a tool by Van Jakobson for CHARacterizing network PATHs on IP. Think traceroute, but vastly smarter (and heavier on the network).
pathchar is available for many platforms, notably including Windows and various flavours of UNIX.
It works by sending a number of ICMP probe packets of different sizes (by default from 48 byte to the MTU - usually 1500 byte).
pathchar analyzes in real time the delay and the packet loss, and provides a characterization of the speeds of each link. It sounds strange, but the software can measure the bandwidth of an Internet link away from you.

Pathchar has very minimal documentation, and it is in a sort of permanent alpha state.
Nonetheless I find it a useful and interesting tool.
At the very least you can use it to discover whether your IPS is short-selling you: or if he is trying to stuff 1000 DSL connection into a 10 Mb/s link.

What follows is a typical pathchar session. In italics, my commentary.

# nice -10 ./pathchar -f 4 -m 1500 foo.redescolar.ilce.edu.mx
I raise the priority with the nice command. pathchar
 is time critical. It also needs to run on a fast machine
 to meter fast links.
pathchar to foo.baz.edu (148.233.194.199)
 doing 32 probes at each of 45 sizes (64 to 1500 by 32)
 0 localhost
 |   9.8 Mb/s,   820 us (2.97 ms)
Local LAN. 10 Mb/s Ethernet. 820 microseconds of
propagation delay on this network - we are going
through a hub and a switch, otherwise it would
be less.
 1 gw (201.13.157.254)
 |   2.0 Mb/s,   418 us (9.96 ms)
A microwave link, part of our LAN. 2 megabits as
expected (and as paid for :-)
 2 221.37.183.254 (200.38.181.254)
 |   1.6 Mb/s,   499 us (18.6 ms)
A T1 link. Exiting the lan, to UNAM's routers.
 3 192.100.199.89 (192.100.199.89)
                        -> 148.223.192.6 (1505)            
                        -> 148.223.192.10 (1539)       
                        -> 148.223.192.18 (1482)  
 |   2.0 Mb/s,   10.3 ms (45.2 ms)
Another T1, from UNAM to UNINET (which is in
fact TELMEX). The extra addresses mean that those
machines have returned ICMP packets: it probably means
that TELMEX is doing fancy-smancy load balancing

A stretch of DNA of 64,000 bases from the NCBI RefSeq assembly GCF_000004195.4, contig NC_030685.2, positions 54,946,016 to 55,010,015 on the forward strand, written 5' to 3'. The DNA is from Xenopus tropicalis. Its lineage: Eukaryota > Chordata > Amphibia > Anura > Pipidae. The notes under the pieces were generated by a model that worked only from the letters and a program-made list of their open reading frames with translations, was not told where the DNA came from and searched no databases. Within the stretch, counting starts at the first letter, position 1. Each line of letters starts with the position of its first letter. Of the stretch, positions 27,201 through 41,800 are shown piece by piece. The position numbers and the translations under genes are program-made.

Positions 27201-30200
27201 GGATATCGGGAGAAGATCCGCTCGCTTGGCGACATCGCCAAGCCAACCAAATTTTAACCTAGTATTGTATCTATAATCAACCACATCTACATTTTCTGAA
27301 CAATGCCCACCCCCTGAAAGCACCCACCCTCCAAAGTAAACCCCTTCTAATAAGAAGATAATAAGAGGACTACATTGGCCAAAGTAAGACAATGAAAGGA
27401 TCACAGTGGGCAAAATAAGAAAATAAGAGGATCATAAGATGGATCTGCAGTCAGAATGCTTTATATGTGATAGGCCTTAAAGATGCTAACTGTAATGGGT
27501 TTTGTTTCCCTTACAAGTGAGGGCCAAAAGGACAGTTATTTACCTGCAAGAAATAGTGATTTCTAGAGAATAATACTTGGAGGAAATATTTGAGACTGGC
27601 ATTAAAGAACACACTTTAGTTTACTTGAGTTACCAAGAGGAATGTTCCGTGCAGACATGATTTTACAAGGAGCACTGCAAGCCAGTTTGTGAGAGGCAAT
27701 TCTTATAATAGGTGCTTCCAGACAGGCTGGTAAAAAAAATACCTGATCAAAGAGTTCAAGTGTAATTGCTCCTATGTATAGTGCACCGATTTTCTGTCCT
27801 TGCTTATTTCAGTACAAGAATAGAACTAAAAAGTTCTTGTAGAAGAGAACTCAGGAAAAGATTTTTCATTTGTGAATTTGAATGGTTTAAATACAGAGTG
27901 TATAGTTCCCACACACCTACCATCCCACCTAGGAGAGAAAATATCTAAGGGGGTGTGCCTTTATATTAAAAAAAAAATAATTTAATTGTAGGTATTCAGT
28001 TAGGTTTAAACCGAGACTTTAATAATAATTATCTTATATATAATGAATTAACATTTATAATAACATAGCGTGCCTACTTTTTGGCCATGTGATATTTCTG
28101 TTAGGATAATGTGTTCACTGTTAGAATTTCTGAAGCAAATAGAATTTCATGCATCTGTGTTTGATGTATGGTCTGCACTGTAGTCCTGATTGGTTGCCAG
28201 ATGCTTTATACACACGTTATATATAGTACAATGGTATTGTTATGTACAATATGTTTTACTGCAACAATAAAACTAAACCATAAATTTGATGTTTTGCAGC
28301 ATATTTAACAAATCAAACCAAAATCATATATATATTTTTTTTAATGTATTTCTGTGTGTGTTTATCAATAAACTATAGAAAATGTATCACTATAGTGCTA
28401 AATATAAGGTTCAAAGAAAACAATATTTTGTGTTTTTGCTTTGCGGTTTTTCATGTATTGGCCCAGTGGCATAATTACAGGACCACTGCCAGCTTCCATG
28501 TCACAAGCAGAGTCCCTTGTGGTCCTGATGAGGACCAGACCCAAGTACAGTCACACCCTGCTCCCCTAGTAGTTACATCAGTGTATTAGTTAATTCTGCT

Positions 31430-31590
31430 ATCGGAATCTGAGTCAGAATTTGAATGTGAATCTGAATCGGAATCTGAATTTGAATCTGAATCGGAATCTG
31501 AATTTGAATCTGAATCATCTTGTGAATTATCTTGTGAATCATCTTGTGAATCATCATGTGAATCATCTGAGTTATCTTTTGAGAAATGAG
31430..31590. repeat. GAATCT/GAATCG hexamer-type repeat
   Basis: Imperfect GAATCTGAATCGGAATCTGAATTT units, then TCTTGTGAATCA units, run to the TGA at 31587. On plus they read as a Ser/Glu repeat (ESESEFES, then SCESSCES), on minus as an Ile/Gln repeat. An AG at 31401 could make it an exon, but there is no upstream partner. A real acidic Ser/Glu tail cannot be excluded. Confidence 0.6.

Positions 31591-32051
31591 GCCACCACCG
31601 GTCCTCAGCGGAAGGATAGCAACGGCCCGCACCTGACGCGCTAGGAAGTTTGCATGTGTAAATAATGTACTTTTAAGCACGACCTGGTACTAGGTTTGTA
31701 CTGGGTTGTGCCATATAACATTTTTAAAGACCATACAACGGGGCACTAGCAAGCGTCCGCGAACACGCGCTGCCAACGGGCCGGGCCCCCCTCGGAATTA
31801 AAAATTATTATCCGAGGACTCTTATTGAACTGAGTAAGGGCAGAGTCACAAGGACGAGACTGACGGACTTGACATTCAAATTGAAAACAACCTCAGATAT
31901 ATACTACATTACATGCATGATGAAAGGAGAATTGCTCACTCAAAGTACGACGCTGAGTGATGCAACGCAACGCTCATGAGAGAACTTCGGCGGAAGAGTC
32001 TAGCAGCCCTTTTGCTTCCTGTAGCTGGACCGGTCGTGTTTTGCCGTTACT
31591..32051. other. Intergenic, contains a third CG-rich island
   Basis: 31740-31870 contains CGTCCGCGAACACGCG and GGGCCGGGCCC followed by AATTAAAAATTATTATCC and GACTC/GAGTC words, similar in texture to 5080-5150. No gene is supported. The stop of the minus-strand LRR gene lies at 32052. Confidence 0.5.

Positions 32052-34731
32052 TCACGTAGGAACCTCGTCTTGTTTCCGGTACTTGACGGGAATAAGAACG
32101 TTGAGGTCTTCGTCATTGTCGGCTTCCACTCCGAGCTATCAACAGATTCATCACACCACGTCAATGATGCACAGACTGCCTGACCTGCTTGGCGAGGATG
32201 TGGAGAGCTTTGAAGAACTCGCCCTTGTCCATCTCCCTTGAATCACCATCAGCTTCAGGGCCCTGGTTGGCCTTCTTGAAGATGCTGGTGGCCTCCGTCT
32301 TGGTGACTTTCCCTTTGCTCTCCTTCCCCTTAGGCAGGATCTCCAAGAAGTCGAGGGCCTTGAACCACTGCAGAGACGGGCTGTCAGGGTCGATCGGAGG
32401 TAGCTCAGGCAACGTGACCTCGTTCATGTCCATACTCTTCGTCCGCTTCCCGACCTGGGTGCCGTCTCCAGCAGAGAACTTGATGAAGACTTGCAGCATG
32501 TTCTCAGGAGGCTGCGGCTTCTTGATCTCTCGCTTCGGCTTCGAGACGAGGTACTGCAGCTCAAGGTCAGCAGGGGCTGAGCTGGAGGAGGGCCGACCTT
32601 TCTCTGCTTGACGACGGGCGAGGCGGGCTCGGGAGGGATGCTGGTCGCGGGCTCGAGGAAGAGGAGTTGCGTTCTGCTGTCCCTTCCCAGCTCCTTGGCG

on its boundary routers.
 4?customer-148-235-192-14.uninet.net.mx (148.223.192.14)
 |    55 Mb/s,   65 us (45.6 ms),  +q 2.73 ms (18.7 KB) *2
Fast link ! Probably optical. Notice the 2.73 millisecond
queue in the router, and the 2, that indicates statistical
irregularities in the return times. Not big ones, though.
We enter here a big ISP's (TELMEX) fast internal network. 
 5 customer-148-235-173-118.uninet.net.mx (148.235.173.118)
 |   ?? b/s,   50 us (45.7 ms)
We were not able to measure the speed of this link.
Probably with more probes we could.
 6 customer-148-223-184-14.uninet.net.mx (148.223.184.14)
 |   143 Mb/s,   0 us (45.7 ms),  +q 2.97 ms (53.1 KB) *2
 7 tntroma2-2-49.telmex.net.mx (200.38.196.49)
This is the probably from the colonia Roma in
Mexico City to Jalisco
 |   190 Mb/s,   1.61 ms (49.0 ms),  +q 3.15 ms (74.8 KB) *2
 8 bb-jal-ctg-ps4-0.gdl.uninet.net.mx (200.38.192.137)
 |    50 Mb/s,   133 us (49.5 ms),  +q 4.04 ms (25.0 KB)
 9 inet-jal-ctg-4-gt5-0-0.gdl.uninet.net.mx (200.38.194.41)
 |   150 Mb/s,   12.3 ms (74.2 ms),  +q 2.55 ms (47.8 KB) *2
10 customer-148-223-65-114.uninet.net.mx (148.223.65.114)
 |   ?? b/s,   184 us (74.5 ms)
11 customer-38-200-38.uninet.net.mx (200.38.200.38)
 |    11 Mb/s,   2.68 ms (80.9 ms),  +q 5.37 ms (7.49 KB) *2
The bandwidth is falling off. We are approaching the end
system.
12 du-148-233-239-114.prodigy.net.mx (148.233.239.114)
13:  23   800   0     494
This is what you see during the probing. Still 23
 probes to go. Currently probing 800 bytes sized packet.
0 packet dropped. 494 ms of round trip time.

At this point the probe got really slow, which meant that we had hit the final modem link. I interrrupted it.
Notice that patchar consumes network resources. It can easily saturate a modem link. Be nice.

pathchar can be downloaded from ftp.ee.lbl.gov.

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